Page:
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A good defense attorney: six things to expect

(After using this list to find a good defense attorney, may you be as ecstatic as these happy golfers.)

As a prosecutor, I’d often receive phone calls that would go something like this:

“Solicitor’s Office, Charley speaking...”

“Yessir, hi, my name is Destiny and I was arrested for prostitution six months ago. My attorney, Fred Doolittle, won’t return any of my phone calls or see me when I go to his office even though I know he’s there. Can you tell me what’s going on with my case?”

“Sorry, m’am, but unfortunately I’m not allowed to speak to you since you have an attorney. I wish I could help. Sorry.”

Not being able to get in touch with their attorneys was a real problem for defendants, and yet this was just the tip of the iceberg.

Behind the scenes where clients couldn’t see, some attorneys were putting forth almost no effort at all to help their clients. No phone calls. No emails. Nothing.

And as if that wasn’t enough, on multiple occasions I saw attorneys simply let good plea offers expire without ever speaking to the prosecutor about the case! Defendants would then be left facing a much higher criminal charge and/or prison sentence to no fault of their own, and without any real good way to remedy the situation short of paying another attorney a lot of money to try and fix the situation.

The fact of the matter is a bad defense attorney can wreak havoc on your case and, as a result, your life.

The astute observer might ask, “But how can you be sure the defendants weren’t the real problem? Aren’t some of these people just hard to deal with? I mean, they are the real troublemakers here, right?”

Yes and no. Sure, sometimes the defendant could be a pain to deal with. After a few years on the job, prosecutors figured out real quickly how to identify the troublemakers and con artists. (You’d be shocked at some of the stories people try to get you to believe.) On the other hand, there were many defendants who really just wanted to do the right thing and take responsibility for their actions, while hoping their attorneys would get them the best plea deal so they could try and start again without being too deep in the hole.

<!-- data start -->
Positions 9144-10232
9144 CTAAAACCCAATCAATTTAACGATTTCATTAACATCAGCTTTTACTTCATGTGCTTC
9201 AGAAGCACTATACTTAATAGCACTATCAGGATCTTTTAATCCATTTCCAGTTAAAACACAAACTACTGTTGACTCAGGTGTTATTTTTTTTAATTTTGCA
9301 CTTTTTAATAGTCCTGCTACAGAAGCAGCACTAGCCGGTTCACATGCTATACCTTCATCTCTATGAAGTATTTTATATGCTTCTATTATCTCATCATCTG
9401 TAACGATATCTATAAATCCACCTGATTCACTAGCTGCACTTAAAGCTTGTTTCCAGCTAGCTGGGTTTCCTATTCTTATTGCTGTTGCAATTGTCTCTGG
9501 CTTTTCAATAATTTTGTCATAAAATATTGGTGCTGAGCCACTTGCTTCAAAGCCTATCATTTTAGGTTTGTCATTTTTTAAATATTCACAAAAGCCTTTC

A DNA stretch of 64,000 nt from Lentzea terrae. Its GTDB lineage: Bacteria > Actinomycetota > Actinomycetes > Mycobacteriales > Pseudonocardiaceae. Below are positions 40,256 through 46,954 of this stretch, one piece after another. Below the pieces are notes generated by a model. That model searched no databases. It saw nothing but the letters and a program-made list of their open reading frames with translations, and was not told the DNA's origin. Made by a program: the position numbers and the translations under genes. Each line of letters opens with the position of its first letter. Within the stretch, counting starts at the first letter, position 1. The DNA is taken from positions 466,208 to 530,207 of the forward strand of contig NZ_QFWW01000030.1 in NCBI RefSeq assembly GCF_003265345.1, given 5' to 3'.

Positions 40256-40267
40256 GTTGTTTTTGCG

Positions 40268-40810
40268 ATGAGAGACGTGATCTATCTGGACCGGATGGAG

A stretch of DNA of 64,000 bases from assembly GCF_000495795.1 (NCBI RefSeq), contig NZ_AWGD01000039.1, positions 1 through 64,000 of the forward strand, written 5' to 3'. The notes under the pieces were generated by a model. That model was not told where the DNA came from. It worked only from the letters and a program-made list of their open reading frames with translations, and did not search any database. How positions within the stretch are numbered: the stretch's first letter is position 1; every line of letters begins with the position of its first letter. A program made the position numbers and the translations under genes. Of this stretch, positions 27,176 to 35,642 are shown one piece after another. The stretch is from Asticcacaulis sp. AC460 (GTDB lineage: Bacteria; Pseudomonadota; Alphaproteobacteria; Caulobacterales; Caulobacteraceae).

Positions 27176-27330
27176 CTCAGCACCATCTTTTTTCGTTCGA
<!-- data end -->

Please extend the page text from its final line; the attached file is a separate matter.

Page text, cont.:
And just like problematic defendants, bad attorneys became easy for prosecutors to identify as well. Essentially they were doing everything contrary to what I’ve listed here.

How can you avoid this happening to you? One of the best ways is to hire an attorney who can guarantee you the basic processes and considerations I’ve listed here. And if you’ve already hired an attorney, this list can still help you to hold your attorney accountable, and assure they are doing everything in your best interest.

So here are six things you should expect (at the minimum) from a good defense attorney:


If, at an initial or early consultation, a defense attorney tells you, “No problem, don’t worry, I’ll make this charge go away”, leave immediately - ESPECIALLY if they haven’t even seen the evidence. This is at best reckless optimism and at worst a bold-faced lie to get your money.

Without an in-depth investigation of the case, an attorney can’t begin to have an idea of what may happen with your case, but even more importantly - a defense attorney simply does not have the authority to make your charge go away. Only the prosecutor, police officer or judge in your case has that authority. Of course, it’s your attorney’s job to try and convince them that the charge(s) should be reduced or dismissed but the honest truth is that they can only know what will happen to your case if and when they’ve worked out a resolution with the State (and sometimes not even then if the judge disagrees).

Promising to make your case go away, especially in the beginning, is a deceptive hook some attorneys use to earn your confidence and your money - only, though, to later break the news to you that there’s been a “hangup” and that you need to consider pleading guilty. Beware of these kinds of promises. Find an attorney who will work hard on your case but also one that is honest and transparent with you from the beginning.


On numerous occasions while preparing a case for trial as a prosecutor, I would uncover important facts in a case only after talking hours and hours with witnesses. There is almost always some sort of information in a police report that is wrong, misconstrued or simply not there. The only way for an attorney to find this out is by thoroughly reviewing the evidence both independently AND with you. From the police report to witness statements and more, your input on every piece of evidence must be considered in order to get to the whole truth.

Of course, there is always the possibility that nothing new is uncovered. Some cases are simple and to the point. But failing to sit down with the client and review this evidence is a huge lost opportunity and should be a red flag for all defendants.

If your defense attorney doesn’t have time to meet with you to discuss the details of your case (or simply doesn’t care to), you are not receiving adequate representation. And if they don’t have time for you, the client, the one that’s paying them, how sure can you be that they’ll have the time to talk to the prosecutor or police officer? Which brings us to our next point.